Nike is hot right now, literally burning hot – and not just because sales are up 30 percent. Rather because people have taken to setting their Nikes ablaze in protest of a new ad campaign that features former NFL quarterback Colin Kaepernick and the slogan “Believe in something, even if it means sacrificing everything.” The one-liner refers to Kaepernick’s kneeling during the national anthem at his games despite the consequences. His actions quickly gained national attention, even becoming subject of a tweet from the president. Numerous kneeled with him. And just as many stood against him. What is the take away from all of this?
Nike’s Kaepernick Sponsorship
The new ad campaign was unveiled just days before the start of the 2018 NFL season. Its centerpiece was a minute long commercial, narrated by the ex-quarterback, remembering some barrier-breaking athletes of the past and celebrating those of the future. Nike is catching major shade for it, but the public hasn’t had a negative reaction entirely. The social justice ethos is apparently a sentiment shared by more than a few. So much so that after an initial dip in Nike’s stock, the retail giant saw a 30 percent jump in sales over the Labor Day weekend. That is by no means marginal – or by accident.
Kaepernick Goes Beyond Football
Although it’s not unordinary for sportswear retailers to contract athletes to promote their brand, there is something unique about Kaepernick in particular. He is more than an athlete. He would more accurately be called a celebrity. Now, he’s not even an active player. The controversy surrounding his demonstrations have shooed team owners away from signing him. The negative publicity would presumably not be worth the added talent. But Nike has otherwise decided to carry through. So, what does Nike see that others maybe don’t?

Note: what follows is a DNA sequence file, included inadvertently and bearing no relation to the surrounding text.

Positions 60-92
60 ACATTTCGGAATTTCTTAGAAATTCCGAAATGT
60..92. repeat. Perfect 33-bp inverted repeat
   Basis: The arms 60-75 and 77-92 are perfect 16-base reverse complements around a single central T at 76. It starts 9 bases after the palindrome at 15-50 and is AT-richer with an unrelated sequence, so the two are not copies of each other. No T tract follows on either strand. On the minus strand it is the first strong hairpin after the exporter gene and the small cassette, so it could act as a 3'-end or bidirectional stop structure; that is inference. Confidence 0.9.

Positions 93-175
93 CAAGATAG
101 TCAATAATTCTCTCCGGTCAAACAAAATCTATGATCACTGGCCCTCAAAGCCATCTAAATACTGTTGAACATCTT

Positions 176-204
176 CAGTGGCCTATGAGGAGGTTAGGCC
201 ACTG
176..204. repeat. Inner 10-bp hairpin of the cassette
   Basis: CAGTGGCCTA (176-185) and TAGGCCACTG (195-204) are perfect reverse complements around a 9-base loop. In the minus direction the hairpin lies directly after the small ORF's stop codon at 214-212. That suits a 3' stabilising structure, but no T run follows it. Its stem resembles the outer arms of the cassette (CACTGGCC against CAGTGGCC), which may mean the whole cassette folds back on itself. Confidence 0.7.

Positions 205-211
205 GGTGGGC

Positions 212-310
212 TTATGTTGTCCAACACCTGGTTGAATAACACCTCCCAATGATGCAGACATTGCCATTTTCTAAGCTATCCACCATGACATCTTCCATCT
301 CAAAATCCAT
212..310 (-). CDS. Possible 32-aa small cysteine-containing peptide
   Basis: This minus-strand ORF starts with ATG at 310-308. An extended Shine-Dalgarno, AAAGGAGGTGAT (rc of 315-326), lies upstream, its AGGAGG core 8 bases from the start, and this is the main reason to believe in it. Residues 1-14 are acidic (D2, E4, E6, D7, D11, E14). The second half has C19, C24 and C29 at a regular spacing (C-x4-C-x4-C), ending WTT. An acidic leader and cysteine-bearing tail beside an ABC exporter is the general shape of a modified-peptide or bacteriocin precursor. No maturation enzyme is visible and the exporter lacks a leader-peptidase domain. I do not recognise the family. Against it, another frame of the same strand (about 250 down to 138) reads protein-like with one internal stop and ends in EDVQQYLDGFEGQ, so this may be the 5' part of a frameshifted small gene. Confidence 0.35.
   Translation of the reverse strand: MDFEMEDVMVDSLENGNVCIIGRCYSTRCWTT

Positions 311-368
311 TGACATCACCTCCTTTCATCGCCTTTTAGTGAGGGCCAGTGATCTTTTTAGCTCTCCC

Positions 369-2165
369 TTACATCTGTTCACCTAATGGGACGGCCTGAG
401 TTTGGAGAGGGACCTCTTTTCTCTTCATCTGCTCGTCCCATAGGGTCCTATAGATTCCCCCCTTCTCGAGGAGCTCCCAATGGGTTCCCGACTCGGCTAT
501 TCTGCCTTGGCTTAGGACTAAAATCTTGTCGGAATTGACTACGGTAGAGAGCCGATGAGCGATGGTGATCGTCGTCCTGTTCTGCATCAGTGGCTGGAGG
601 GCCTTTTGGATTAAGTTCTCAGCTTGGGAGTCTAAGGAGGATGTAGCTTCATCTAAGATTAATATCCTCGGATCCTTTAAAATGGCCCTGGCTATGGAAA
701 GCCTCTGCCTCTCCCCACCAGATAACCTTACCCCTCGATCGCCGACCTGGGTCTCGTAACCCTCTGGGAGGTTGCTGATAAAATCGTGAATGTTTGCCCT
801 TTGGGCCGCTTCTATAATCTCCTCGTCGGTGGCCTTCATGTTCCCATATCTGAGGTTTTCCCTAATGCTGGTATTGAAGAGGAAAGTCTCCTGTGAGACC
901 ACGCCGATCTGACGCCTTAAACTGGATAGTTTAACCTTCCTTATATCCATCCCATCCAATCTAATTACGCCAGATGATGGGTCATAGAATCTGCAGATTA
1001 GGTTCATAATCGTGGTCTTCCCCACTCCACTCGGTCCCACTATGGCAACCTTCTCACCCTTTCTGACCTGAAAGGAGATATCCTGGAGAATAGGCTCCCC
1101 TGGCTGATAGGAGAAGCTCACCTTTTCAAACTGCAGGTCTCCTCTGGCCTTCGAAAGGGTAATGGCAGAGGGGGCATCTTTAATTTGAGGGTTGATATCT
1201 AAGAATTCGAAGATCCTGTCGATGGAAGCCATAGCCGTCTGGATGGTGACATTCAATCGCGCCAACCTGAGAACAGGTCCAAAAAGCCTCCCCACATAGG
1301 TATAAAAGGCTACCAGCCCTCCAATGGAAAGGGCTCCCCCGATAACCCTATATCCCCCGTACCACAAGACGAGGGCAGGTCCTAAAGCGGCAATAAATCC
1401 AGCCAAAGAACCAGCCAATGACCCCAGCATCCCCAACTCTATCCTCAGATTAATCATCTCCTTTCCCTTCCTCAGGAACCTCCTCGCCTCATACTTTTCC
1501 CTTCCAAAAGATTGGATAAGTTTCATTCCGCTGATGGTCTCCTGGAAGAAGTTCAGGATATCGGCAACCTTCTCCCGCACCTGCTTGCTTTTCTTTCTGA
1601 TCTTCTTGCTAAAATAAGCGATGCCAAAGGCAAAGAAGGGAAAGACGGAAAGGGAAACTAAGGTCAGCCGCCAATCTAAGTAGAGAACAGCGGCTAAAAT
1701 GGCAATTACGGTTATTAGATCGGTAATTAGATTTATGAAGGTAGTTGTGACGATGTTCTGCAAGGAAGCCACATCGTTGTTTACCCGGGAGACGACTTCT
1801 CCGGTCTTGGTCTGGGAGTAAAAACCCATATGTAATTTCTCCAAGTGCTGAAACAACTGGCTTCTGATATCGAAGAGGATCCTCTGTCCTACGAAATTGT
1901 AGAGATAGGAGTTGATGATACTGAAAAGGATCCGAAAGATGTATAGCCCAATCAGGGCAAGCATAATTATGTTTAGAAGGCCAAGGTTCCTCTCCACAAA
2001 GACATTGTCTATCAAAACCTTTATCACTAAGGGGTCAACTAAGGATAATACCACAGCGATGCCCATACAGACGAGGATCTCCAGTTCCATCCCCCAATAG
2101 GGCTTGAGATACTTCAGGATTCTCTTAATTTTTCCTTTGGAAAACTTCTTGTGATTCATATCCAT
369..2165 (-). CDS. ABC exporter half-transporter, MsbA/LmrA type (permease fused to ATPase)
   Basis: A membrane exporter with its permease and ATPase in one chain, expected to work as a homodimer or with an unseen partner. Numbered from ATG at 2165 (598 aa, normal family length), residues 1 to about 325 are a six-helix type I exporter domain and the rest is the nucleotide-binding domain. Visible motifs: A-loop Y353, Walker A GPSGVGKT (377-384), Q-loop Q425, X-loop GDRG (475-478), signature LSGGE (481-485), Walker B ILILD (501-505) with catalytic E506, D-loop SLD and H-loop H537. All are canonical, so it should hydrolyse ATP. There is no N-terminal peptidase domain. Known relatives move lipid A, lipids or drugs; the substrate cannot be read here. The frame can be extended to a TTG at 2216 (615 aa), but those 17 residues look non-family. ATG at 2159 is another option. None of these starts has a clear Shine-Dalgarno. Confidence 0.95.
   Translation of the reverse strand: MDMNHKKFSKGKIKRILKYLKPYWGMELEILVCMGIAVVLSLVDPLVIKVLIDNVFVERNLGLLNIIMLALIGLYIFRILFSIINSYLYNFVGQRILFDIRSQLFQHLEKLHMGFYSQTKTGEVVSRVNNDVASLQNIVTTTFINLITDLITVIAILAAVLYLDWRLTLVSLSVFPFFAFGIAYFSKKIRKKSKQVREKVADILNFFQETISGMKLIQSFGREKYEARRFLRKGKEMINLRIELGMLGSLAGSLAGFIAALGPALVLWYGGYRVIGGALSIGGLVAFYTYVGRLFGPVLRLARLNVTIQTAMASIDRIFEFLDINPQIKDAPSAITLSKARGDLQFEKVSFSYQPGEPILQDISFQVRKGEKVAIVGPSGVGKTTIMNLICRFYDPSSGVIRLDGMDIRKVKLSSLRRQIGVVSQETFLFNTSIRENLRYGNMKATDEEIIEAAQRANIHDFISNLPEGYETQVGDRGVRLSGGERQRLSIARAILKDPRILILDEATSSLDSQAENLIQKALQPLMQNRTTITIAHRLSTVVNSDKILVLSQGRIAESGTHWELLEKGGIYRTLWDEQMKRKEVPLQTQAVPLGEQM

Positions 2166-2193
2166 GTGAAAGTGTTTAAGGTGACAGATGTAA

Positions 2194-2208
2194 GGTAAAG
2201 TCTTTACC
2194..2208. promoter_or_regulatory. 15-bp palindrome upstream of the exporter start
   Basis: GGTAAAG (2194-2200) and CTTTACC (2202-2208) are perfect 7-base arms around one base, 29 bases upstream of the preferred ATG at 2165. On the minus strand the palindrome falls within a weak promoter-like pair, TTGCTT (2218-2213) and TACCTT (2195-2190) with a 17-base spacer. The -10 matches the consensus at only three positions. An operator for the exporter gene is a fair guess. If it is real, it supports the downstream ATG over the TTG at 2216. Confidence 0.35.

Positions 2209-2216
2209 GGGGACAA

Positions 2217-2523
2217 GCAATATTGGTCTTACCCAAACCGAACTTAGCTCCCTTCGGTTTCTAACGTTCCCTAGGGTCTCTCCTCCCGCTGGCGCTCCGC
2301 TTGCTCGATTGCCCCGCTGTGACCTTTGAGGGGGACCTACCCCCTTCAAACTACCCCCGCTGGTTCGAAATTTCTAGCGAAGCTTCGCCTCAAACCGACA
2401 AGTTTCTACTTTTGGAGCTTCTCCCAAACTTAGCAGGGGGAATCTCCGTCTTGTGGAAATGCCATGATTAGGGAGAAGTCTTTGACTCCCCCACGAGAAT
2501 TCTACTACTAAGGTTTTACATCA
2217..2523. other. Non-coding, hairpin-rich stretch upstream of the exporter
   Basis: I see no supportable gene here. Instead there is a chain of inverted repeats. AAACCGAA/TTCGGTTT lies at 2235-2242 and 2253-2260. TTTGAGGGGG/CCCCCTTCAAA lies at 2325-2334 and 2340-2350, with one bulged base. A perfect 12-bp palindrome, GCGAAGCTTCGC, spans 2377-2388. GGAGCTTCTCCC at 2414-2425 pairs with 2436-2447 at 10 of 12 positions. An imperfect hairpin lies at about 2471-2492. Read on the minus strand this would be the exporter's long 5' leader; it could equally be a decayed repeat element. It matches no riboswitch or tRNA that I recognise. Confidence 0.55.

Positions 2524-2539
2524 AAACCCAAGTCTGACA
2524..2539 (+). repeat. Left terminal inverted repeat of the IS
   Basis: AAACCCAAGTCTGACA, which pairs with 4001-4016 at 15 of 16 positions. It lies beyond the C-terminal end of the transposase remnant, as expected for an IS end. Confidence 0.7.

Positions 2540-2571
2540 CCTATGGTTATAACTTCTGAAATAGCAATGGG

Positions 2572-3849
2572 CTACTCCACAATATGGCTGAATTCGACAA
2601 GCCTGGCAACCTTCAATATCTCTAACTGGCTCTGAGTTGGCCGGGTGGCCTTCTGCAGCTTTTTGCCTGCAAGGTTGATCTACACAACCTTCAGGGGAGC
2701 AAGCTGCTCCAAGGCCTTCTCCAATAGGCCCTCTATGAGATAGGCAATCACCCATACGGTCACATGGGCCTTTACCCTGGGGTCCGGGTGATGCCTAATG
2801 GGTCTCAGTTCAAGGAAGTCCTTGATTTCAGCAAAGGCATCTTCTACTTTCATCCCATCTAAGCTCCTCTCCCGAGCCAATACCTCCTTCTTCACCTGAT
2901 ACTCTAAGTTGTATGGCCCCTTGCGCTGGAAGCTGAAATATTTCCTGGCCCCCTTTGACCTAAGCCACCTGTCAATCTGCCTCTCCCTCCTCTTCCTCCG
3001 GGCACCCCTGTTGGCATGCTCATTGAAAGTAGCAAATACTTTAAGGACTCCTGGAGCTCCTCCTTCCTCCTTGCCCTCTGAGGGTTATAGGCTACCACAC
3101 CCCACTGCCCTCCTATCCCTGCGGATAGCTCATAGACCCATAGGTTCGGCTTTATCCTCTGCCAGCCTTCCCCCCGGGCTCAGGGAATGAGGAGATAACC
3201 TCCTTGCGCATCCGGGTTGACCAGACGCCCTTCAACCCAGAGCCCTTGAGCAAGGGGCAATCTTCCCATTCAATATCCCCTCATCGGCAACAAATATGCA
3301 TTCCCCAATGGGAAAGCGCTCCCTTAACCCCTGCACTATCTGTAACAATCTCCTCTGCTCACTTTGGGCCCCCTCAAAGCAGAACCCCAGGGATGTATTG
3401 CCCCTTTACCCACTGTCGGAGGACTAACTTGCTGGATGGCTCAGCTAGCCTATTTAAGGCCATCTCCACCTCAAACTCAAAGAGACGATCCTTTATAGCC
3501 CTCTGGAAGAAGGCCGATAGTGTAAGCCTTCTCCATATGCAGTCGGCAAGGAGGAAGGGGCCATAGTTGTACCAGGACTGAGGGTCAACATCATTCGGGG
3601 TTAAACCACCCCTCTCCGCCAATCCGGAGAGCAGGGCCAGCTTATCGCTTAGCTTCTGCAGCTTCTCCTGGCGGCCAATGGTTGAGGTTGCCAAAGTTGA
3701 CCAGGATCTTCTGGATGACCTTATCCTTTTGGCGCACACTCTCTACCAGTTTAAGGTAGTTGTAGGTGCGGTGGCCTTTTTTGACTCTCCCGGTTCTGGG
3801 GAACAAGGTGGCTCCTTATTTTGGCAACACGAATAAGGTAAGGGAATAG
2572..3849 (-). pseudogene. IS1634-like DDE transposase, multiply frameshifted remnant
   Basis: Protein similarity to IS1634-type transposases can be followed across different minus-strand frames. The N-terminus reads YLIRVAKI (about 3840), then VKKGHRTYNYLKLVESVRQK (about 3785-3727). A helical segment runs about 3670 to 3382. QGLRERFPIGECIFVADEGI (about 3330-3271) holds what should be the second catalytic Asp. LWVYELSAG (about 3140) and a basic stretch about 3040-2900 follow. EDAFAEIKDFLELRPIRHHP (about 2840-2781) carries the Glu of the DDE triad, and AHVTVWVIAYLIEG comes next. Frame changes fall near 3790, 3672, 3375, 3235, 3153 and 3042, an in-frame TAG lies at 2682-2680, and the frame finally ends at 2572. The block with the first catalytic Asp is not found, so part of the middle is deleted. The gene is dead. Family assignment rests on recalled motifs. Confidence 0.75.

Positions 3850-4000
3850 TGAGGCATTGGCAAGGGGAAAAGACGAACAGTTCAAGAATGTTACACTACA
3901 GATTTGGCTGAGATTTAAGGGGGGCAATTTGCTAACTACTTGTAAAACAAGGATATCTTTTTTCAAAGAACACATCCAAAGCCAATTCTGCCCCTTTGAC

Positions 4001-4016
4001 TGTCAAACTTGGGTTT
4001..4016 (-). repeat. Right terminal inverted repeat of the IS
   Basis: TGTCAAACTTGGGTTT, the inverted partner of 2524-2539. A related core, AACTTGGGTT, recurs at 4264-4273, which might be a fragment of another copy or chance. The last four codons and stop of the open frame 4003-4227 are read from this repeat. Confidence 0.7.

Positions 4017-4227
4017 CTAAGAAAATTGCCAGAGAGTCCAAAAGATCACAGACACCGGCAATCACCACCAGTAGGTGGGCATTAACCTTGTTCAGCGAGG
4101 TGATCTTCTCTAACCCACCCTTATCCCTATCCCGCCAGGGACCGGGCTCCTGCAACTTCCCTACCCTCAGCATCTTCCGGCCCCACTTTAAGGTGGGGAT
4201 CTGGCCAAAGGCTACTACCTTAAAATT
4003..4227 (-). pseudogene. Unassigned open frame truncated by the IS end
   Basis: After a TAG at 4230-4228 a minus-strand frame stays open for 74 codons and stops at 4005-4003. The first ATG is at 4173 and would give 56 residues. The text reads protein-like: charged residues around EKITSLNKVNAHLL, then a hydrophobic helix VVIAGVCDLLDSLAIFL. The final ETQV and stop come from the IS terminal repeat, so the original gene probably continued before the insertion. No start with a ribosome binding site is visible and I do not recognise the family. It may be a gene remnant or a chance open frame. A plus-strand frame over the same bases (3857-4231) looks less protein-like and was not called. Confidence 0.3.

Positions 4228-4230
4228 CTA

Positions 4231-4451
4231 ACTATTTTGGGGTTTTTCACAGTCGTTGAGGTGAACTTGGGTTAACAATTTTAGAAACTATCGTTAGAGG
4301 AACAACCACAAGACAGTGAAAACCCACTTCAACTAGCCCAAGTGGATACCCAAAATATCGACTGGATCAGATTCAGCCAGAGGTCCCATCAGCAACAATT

A New Kind of Consumer
The market is changing. In fact, it always has been. The more consumers can place themselves in the public eye, the more they will direct their consuming efforts towards it. That means that what you buy has as much to do with where you stand on pivotal issues as it does with the potential utility of the product. Private consumption has contracted public responsibility.
In fact, 57 percent of consumers around the world will buy or boycott a brand solely because of its position on a social or political issue, according to the 2017 Edelman Earned Brand Study. With 30 percent saying that they make these belief-driven purchase decisions more than they did three years ago. People are buying more than just a product and Nike may be succeeding in what they have always striven for – to be more than just sportswear.